When you arrived in Florida from your native country, you likely had certain dreams or goals that you hoped to accomplish. Perhaps you were marrying the love of your life and were eager to set down roots and start a family here. Maybe your ultimate goal was to become a full-fledged U.S. citizen. If, at some point, during your navigation of the process, you have been called to an immigration interview, you might be feeling a bit nervous.
There are numerous reasons why you might receive a notice to appear at an immigration interview. If you have a language barrier, you might feel confused about some of the questions and worry that your translation might not be correct. There are several things to keep in mind to help you prepare for your interview and to help you avoid stress or legal problems as well.
Documentation is important for successful immigration interviews
If you walk into an interview room with no paperwork in hand, it would not be surprising if legal complications arise. The specific documents that are required depend on your particular case as well as the reasons officials wish to conduct the interview. It’s a good idea to speak to someone ahead of time who well-versed in immigration law issues. Doing so may help you avoid problems, especially if you’re unsure whether you need to bring a certain document.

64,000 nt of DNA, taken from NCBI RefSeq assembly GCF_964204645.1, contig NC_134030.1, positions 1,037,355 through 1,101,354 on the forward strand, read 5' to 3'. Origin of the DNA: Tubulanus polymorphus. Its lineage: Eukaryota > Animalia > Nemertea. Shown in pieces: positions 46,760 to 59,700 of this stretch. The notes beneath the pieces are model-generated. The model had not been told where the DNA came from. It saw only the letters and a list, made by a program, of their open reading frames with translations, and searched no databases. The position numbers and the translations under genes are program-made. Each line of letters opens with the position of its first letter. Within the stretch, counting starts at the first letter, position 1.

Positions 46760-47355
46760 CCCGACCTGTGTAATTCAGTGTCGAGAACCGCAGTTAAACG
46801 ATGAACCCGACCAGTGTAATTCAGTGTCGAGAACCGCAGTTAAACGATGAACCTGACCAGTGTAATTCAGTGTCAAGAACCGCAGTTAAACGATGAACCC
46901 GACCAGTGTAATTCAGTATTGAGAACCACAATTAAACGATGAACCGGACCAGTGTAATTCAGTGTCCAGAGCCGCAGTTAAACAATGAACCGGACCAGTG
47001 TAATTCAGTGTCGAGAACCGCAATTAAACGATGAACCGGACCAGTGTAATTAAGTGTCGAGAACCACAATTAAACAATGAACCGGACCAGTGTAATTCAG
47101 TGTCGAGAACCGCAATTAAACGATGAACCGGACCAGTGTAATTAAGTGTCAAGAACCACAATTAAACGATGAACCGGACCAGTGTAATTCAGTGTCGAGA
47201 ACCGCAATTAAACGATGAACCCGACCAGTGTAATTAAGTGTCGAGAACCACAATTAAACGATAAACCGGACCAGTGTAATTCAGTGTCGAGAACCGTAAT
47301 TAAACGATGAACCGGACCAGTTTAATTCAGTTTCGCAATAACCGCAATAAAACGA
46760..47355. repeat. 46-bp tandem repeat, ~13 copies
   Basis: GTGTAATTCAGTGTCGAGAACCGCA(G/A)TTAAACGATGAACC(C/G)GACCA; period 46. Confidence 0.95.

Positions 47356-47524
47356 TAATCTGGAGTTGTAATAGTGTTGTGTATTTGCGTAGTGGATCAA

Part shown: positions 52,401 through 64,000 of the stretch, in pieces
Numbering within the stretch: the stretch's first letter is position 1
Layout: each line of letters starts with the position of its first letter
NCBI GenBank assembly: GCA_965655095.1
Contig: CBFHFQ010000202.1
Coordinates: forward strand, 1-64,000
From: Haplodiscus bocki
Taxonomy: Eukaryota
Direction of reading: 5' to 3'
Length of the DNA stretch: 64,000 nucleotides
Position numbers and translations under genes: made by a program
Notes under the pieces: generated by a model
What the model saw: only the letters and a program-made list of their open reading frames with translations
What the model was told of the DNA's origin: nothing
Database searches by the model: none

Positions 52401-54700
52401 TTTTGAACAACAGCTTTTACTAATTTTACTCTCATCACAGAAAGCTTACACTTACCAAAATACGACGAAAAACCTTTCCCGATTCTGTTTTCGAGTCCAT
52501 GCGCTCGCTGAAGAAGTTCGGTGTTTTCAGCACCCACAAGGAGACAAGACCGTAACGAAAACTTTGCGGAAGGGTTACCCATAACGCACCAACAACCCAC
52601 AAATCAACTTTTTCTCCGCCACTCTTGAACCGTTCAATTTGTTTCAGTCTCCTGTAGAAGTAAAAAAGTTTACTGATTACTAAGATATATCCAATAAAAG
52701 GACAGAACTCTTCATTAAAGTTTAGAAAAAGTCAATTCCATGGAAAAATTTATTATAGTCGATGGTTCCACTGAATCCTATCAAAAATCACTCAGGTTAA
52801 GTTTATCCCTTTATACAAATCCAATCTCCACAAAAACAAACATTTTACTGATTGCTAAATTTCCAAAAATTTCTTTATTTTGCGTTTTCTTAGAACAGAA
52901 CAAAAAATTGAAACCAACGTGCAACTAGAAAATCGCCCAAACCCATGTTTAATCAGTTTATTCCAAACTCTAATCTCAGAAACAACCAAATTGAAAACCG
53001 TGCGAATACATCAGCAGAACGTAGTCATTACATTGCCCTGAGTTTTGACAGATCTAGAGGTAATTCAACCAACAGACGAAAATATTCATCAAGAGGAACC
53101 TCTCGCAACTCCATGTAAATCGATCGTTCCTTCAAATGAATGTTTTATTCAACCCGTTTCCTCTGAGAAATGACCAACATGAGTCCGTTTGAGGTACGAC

You will no doubt need to take your birth certificate and passport. If you have been married or divorced, legal documents pertaining to these issues may also be required. Additional documentation that may be important to your case might include police reports, medical records or tax information. If you are of legal adult age, officials will also likely take your fingerprints when you enter the interview facility.
Waiting for answers after an immigration interview
Perhaps, you’re applying for a visa or green card. Maybe immigration officials are questioning the legitimacy of your marriage. No matter what the specific reason is for your interview, once you navigate the process, you will be waiting for results. It may take as long as two weeks before you get them. Then again, immigration officers might refuse your visa on the same day as your interview. This might happen if you showed up without proper documentation.
In certain cases, it might take as long as 60 days for your case to be fully processed. It is important to know where to seek support to receive updates on your case and to obtain assistance if a legal complication arises that places your status at risk.